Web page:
The dramatization of Andy Weir’s crowd-sourced book—The Martian—has reached near Star Wars-level success bringing in almost $600 million worldwide and has inspired many fruitful discussions about space exploration. On the occasion of Sloan’s Science in Cinema Prize going to THE MARTIAN, Science & Film took the opportunity to talk with author Andy Weir. The interview, conducted over email, covered the science that inspired him, the film adaptation, and his next project.
Science & Film: Have you always been interested in science?
Andy Weir: Yes, I'm a lifelong fan of space and space travel. So all the science related to that was instrumental in the storytelling.
S&F: What research did you do in advance of writing and how did you go about doing it?
AW: I did a huge amount of research. I've always been a space dork, so I had more than a layman's knowledge of how spacecraft work, but I had to do literally years of research to get things right. I didn't know anyone in aerospace at the time I wrote the book, so all my research was just Google searches.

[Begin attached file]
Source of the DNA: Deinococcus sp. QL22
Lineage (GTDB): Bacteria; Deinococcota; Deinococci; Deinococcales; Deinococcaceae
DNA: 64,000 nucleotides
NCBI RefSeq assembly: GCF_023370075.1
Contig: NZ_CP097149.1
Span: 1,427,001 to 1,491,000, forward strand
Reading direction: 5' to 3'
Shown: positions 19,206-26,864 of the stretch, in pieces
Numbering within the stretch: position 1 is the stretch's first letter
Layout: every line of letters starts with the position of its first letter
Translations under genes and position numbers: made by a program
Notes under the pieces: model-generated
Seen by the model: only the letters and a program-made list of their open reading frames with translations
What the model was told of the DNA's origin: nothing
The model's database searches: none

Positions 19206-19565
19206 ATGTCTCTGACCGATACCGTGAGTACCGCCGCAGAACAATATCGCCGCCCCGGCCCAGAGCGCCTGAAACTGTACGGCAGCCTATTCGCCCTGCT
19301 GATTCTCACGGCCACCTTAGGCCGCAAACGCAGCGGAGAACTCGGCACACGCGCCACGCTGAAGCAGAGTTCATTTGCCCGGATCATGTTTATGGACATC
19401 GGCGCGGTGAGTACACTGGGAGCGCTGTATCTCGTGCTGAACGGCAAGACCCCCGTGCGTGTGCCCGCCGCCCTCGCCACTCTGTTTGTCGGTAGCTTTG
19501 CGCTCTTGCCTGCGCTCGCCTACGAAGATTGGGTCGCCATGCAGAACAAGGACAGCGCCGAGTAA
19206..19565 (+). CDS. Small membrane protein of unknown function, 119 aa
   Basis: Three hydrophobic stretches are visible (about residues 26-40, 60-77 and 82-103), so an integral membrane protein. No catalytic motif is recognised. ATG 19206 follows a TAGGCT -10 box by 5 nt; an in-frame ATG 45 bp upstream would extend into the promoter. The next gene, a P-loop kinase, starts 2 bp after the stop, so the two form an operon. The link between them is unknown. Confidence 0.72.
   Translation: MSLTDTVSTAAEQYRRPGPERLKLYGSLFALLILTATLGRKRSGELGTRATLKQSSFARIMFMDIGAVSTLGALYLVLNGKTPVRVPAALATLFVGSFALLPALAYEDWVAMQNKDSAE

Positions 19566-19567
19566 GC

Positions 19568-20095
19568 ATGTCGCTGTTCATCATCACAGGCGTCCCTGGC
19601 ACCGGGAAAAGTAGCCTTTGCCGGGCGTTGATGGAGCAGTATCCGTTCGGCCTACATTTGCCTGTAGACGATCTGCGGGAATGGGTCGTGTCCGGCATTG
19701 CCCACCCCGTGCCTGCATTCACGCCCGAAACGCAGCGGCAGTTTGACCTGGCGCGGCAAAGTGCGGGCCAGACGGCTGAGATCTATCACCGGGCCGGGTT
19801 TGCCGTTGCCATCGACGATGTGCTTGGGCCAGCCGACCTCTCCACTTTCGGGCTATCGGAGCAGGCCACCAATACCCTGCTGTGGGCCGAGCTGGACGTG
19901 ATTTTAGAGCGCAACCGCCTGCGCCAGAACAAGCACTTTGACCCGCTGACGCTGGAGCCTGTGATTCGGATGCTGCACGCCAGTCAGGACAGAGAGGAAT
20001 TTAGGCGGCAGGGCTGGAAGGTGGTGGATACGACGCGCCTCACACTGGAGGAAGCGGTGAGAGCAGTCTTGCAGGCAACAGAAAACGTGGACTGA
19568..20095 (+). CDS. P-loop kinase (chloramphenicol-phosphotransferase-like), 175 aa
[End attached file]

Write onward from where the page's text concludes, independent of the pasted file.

S&F: The film has hit near Star Wars-level success at the box office. Did you imagine it would be such a hit? What is it like seeing it dramatized for such a wide audience?
AW: I never imagined it would be this successful. I thought I was writing for a niche audience of hard-core science dorks. I'm thrilled with the adaptation. It's all my dreams coming true.
S&F: The main character Mark Watney is a botanist. In the scene where Mark accidentally blows himself up—that's a good example of the scientific process. We see him as a problem-solver instead of as a defeated individual. Is this the way you see science? How did you get into that character, or how did you think about that scene in particular?
AW: Yes, definitely. I guess I have more of an engineer's mindset than an actual scientist. Science is all about gathering knowledge, while engineering is all about goals and solutions. But problem-solving always comes with setbacks. I couldn't make things too easy for him, now could I? :)
S&F: What are you working on now?
AW: I'm working on my next book now. It’s about a city on the Moon. It’s another hard sci-fi novel where everything is accurate to real-world physics. I hope to have it out by mid 2017.